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Xavier Cortada’s Images of Constitutional Rights
Volume Editors: M.C. Mirow and Howard M. Wasserman
In May It Please the Court, artist Xavier Cortada portrays ten significant decisions by the Supreme Court of the United States that originated from people, places, and events in Florida. These cases cover the rights of criminal defendants, the rights of free speech and free exercise of religion, and the powers of states. In Painting Constitutional Law, scholars of constitutional law analyse the paintings and cases, describing the law surrounding the cases and discussing how Cortada captures these foundational decisions, their people, and their events on canvas. This book explores new connections between contemporary art and constitutional law.

Contributors are: Renée Ater, Mary Sue Backus, Kathleen A. Brady, Jenny E. Carroll, Erwin Chemerinsky, Xavier Cortada, Andrew Guthrie Ferguson, Leslie Kendrick, Corinna Barrett Lain, Paul Marcus, Linda C. McClain, M.C. Mirow, James E. Pfander, Laura S. Underkuffler, and Howard M. Wasserman.

referees for thought-provoking questions and suggestions. All websites cited in this article have been last viewed on December 3, 2009. Th e Muslim-Majority Character of Israeli Constitutional Law Adam S. Hofri-Winogradow * Hebrew University, Jerusalem Abstract Th is article off ers a novel interpretation

In: Middle East Law and Governance
Courts of some Nordic countries started reviewing the constitutionality of legislation long before judicial review was established elsewhere in Europe. This study examines the influence of American law and theories of judicial review on the development, practice and theorization of judicial review in Norway, Denmark, and Iceland from the 19th century to the present.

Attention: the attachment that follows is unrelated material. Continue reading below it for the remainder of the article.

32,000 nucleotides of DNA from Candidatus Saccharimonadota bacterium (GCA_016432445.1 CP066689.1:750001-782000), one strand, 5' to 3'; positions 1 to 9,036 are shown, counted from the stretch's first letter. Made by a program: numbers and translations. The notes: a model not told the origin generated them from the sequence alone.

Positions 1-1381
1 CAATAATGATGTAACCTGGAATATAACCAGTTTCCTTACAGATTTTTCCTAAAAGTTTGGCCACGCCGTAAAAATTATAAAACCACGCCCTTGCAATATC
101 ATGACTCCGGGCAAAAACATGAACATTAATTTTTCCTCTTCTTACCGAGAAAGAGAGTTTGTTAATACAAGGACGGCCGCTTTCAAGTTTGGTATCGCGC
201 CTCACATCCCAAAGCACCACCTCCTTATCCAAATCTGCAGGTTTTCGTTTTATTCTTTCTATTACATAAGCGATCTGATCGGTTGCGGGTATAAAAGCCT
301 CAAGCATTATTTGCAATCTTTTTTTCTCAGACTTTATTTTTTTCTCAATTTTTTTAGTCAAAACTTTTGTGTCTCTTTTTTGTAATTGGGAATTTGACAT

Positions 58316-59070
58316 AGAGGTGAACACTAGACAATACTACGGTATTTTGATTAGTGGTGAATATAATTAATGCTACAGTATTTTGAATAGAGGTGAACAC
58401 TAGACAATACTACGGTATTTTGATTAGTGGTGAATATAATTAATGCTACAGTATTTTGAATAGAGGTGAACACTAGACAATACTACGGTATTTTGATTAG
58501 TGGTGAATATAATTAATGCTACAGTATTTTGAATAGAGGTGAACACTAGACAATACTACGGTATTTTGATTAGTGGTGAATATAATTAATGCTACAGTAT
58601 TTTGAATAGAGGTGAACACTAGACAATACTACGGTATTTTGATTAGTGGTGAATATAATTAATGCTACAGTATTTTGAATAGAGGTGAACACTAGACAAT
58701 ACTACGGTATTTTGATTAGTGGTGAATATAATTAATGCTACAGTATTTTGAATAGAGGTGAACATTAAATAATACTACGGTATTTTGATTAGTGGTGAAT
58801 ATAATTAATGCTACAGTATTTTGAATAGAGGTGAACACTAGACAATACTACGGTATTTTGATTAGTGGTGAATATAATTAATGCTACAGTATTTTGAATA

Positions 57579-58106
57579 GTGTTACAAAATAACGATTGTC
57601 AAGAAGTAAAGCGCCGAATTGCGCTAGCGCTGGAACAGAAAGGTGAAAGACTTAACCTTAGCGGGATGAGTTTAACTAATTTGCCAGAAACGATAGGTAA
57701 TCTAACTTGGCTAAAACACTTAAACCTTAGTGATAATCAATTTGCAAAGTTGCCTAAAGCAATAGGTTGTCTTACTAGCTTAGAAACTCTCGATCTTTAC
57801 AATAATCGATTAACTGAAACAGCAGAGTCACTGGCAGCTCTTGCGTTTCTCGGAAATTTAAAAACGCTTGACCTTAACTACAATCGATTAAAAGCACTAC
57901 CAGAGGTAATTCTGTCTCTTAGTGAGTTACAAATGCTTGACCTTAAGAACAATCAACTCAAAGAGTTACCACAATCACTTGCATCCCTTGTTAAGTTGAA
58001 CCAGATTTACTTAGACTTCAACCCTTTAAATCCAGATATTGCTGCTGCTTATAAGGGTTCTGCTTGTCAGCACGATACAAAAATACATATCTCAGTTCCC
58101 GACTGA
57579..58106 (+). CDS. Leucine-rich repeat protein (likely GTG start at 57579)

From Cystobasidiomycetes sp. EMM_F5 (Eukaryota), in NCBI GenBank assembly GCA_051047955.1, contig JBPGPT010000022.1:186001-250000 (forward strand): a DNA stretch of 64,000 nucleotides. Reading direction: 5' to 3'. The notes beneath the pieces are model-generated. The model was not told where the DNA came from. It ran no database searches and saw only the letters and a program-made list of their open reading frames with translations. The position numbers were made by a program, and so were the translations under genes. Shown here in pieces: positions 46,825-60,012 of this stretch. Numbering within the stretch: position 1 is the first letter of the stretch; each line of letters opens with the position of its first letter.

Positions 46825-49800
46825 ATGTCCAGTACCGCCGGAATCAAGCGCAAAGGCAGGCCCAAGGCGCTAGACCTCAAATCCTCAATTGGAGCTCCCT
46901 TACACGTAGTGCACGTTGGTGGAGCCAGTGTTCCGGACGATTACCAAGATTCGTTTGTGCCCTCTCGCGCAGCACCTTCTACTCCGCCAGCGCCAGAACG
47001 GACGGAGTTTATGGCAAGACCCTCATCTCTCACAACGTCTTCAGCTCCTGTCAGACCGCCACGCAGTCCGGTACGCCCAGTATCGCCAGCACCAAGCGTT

The study describes how Nordic scholars in the late 19th century rationalized judicial review based on American theory and how American law influenced both their views of the institution and their way of thinking about substantive constitutional rights. These views in turn influenced Nordic jurisprudence for decades.
The author then shows how the changes that took place in American constitutional jurisprudence in the 1930s and 1940s influenced Nordic constitutional theory and constitutional jurisprudence. These changes received significant attention in Nordic legal circles and the study examines how these changes, as well as the American and Nordic theory that built on them, influenced Nordic jurisprudence.
Finally, it is argued that American influence in this area of law changed after 1965. Direct references to and discussions of American law almost disappeared from Nordic jurisprudence. American constitutional law was, however, an important influence on the case-law of the European Court of Human Rights, which importance increased in this period. The European Convention of Human Rights and the Court’s decisions have in turn immensely influenced Nordic constitutional law.
Author: Sonu Bedi

Defense * Sonu Bedi Assistant Professor Department of Government, Dartmouth College 6108 Silsby Hall, Hanover, NH 03755, USA Sonu.S.Bedi@dartmouth.edu Abstract Central to the freedom of association is the freedom to exclude. In fact, American constitutional law permits associations to discriminate on

In: Journal of Moral Philosophy
Author: M.C. Mirow

analysis, Florida, and the United States Constitution. These chapters explore law and art on the ground. Their authors are law professors who teach and write about constitutional law; they thus eschew high cultural theory for the praxis of examining images with expert eyes and thoughtful minds versed in

In: Painting Constitutional Law

non-English native students, the major question to address on the part of professors (in my case, of Comparative Constitutional Law ( ccl ) scholars) is if, through emi as a lingua franca , we teach exactly the same thing in the same way only in a different language, or if something needs to be